LEAF’s complaint is against a four-kilometre-long, 25-40 metres wide road that is being constructed on the beach at Kasarkod-Tonka, connecting the national highway (NH-66) to an upcoming port at the Sharavathi river mouth. The site of the road is unsurveyed land, an intertidal region, part of the coastal commons, and comes under Coastal Regulation Zone III, 1B, No Development Zone (NDZ). It is primarily used by over 2,000 women living in the area as a space for drying their fish. It is also a nesting space for olive ridley turtles. The fishing community contends that the road is being built illegally, and will cost them their livelihood and change the landscape of the region for the worse.
Their complaint, according to Sreeja Chakraborty, an environmental lawyer representing the community, states that the four-kilometre road does not have any valid CRZ clearances. “They have concealed that the chosen road corridor is on CRZ III NDZ area and an olive ridley turtle nesting ground, thereby securing clearances by misguiding the authorities on the location of the road and its environmental impact on the fishing community and the turtles,” she told Mongabay-India.
The site of the road, apart from being an important source of livelihood for the fishers, who use the space as coastal commons to dry their fish and park their boat equipment, is also an active turtle nesting site. The fishers say that their existence is being completely wiped out for the Honnavar project.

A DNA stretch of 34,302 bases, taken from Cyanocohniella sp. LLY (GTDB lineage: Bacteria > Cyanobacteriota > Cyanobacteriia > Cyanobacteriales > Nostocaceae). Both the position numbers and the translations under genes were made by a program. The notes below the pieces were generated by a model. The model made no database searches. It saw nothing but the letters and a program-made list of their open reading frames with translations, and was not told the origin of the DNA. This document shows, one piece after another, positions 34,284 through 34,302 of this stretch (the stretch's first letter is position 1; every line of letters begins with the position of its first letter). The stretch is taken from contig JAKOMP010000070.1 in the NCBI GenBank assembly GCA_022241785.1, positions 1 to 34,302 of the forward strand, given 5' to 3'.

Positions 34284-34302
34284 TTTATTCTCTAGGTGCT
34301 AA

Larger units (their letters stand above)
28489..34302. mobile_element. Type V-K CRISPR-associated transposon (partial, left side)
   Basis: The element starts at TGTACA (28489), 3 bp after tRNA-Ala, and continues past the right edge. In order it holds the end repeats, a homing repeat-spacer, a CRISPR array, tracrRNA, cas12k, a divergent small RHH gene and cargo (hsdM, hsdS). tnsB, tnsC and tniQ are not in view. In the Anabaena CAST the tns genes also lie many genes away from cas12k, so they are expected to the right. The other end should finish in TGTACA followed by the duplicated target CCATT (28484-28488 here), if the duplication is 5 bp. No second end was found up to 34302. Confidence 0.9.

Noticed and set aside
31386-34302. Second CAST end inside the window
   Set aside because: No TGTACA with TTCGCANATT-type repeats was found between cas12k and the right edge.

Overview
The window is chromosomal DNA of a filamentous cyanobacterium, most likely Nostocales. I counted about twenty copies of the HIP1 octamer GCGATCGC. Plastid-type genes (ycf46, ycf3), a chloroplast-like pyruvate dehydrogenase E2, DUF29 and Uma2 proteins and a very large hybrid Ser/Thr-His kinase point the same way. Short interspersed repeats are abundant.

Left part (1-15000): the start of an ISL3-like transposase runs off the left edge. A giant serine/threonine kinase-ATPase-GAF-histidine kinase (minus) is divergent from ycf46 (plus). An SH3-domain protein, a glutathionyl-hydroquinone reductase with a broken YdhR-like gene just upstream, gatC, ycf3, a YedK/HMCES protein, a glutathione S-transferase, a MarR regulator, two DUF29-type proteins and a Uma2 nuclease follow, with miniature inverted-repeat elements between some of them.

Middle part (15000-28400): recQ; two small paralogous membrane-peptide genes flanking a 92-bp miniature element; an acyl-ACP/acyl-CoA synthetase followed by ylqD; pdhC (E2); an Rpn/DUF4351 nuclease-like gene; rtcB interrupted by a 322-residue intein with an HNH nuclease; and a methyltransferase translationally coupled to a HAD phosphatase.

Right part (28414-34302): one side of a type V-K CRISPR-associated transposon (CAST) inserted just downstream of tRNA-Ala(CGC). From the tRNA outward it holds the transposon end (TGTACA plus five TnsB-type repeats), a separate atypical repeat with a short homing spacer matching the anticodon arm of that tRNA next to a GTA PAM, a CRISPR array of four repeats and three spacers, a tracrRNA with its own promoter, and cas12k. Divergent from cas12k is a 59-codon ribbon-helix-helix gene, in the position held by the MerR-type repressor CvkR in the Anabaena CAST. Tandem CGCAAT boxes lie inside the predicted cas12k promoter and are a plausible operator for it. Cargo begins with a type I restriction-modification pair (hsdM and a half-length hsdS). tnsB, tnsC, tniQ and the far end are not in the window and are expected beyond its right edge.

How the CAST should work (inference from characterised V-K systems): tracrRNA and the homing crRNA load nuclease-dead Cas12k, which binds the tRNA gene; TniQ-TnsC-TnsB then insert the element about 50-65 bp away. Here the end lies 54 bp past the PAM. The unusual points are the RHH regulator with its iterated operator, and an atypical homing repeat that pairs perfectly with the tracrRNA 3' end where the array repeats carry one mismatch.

Fishers say that in the last two years, a number of protests have erupted in the village to resist the construction work. The protests have often become violent.
Renuka Tandel, a fisherwoman living in the village narrated an incident that occurred on June 26, 2021. In the middle of the monsoon and the second wave of the pandemic, she said that a large police force arrived to supervise the demolishing of a shed, where fishers kept their boat equipment and nets. When fishers came out to protest they were pushed and shoved and shut down. “They made barricades in front of us, did not let us stop the work. We were standing in the rain for hours, helpless,” she recalled.
“They want to uproot us entirely,” Veevan Fernandes, a fisher based in Kasarkod told Mongabay-India. “They cannot offer us jobs because we are fishermen, we don’t have the skills to work in the port. We are self-made entrepreneurs, and we are happy with our work. They will turn us into contract workers, and will remove our dignity and our agency.”